Binanry code on the road

The First Order of Business

Feb. 1, 2021
Before the Biden administration can effectively grapple with our nation's economic and pandemic-related challenges, it needs to address the longstanding problem of our aging infrastructure.

As the new administration settles into its work, there is no illusion about the many tasks that quickly must be dealt with. Two of the most discussed areas of attention will be to prop up the nation’s financial infrastructure and the COVID-19 vaccine manufacturing and distribution infrastructure.

For either of those to succeed, though, the first order of business should be to repair and restore the nation’s actual infrastructure. The appalling condition of the nation’s roads, bridges and utilities has been for decades a source of frustration tinged with the fear of what might happen if the infrastructure network began to fail all at once.

This cannot be simply a federal initiative, though the proposals around infrastructure improvement must begin with bold strokes from Congress and the White House. The last major initiative was when Washington passed the when the Federal Aid Highway Act in 1956. In the 65 years that have passed, the system has been maintained, but that effort has failed to keep up with a booming population, the proliferation of heavy vehicles and the emergence of a decentralized distribution system. Anyone who has had packages delivered to their home during the pandemic understands the value of this system; not everyone may appreciate the pressure this has put on our roadways.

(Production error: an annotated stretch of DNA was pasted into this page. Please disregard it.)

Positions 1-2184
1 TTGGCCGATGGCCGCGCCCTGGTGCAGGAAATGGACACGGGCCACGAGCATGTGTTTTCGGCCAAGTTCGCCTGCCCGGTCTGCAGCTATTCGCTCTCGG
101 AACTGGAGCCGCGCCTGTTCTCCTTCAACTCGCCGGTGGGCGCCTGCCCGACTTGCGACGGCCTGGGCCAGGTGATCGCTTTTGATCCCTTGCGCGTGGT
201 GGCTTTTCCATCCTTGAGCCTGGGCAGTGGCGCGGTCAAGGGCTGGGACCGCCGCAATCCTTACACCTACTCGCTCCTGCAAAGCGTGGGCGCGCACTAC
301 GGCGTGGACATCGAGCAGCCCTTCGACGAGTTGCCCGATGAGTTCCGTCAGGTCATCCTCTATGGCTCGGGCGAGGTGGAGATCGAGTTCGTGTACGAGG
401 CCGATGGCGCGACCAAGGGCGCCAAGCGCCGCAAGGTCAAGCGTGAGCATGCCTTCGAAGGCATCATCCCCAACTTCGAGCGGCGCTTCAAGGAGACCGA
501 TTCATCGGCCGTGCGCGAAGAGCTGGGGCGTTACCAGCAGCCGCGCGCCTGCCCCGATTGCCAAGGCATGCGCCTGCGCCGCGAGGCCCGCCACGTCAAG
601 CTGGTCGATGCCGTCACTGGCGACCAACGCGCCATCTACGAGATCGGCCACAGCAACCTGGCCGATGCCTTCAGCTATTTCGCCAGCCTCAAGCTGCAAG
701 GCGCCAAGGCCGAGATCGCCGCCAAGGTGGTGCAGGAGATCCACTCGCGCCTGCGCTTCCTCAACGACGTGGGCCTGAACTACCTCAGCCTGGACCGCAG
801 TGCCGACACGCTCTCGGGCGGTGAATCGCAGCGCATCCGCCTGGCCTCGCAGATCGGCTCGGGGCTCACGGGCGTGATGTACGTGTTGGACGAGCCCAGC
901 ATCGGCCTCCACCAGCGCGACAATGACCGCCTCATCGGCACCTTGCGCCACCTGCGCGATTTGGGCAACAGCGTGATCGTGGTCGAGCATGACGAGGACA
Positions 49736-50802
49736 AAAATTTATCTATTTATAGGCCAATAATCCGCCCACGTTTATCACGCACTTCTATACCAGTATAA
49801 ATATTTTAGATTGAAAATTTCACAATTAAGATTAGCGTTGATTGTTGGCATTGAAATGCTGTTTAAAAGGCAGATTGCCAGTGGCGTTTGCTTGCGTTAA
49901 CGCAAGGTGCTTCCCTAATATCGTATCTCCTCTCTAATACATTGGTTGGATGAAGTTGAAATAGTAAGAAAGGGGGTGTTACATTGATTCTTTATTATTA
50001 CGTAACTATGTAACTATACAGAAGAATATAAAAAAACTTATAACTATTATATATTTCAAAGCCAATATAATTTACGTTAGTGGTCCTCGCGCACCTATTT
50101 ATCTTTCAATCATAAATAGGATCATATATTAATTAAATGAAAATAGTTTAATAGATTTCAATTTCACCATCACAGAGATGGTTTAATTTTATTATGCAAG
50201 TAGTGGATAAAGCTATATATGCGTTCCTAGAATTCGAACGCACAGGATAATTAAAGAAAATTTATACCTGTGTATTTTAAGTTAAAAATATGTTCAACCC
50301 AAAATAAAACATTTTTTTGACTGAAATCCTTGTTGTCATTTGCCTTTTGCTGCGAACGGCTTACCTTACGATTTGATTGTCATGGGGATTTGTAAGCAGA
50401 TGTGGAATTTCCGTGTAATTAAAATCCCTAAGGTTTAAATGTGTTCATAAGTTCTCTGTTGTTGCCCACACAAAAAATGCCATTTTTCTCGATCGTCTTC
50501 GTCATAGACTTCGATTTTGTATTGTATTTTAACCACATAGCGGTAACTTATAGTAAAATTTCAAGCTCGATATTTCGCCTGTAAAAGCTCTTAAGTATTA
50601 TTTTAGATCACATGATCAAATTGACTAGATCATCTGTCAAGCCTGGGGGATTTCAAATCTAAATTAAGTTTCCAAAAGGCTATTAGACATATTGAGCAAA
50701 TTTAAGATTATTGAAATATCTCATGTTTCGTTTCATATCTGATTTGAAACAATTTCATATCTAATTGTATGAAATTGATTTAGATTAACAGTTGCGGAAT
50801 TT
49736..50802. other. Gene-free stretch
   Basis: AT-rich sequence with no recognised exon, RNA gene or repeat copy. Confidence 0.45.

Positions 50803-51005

But if our transportation superhighways have felt the strain, so too have our information superhighways. The pandemic has shown our weaknesses in this now-vital infrastructure link. Any legislation has to address inequities in the availability of internet access for both urban and rural consumers.

Design engineers have a critical role to play in developing solutions to address this desperate need.  We need more than a single bandage to fix infrastructure. We need the bold ideas that help not just repair the system but improve it. We must find ways to future-proof our infrastructure to make it more efficient, safer and able to address the emerging use of alternative fuel vehicles and autonomous driving.

There is one more benefit to this infrastructure initiative that cannot be overlooked. While stimulus checks were one way to provide help to a nation struggling with the economics of the pandemic, a commitment to a massive infrastructure initiative creates sustainable jobs in a way no mere check can ensure. The scope of the infrastructure issue means that the jobs created will provide a longer-term economic boost. That will be good for all of us.

When we rebuild our infrastructure, we will build something that can better connect us. It will the physical embodiment of the Constitution’s goal: “a more perfect union.”

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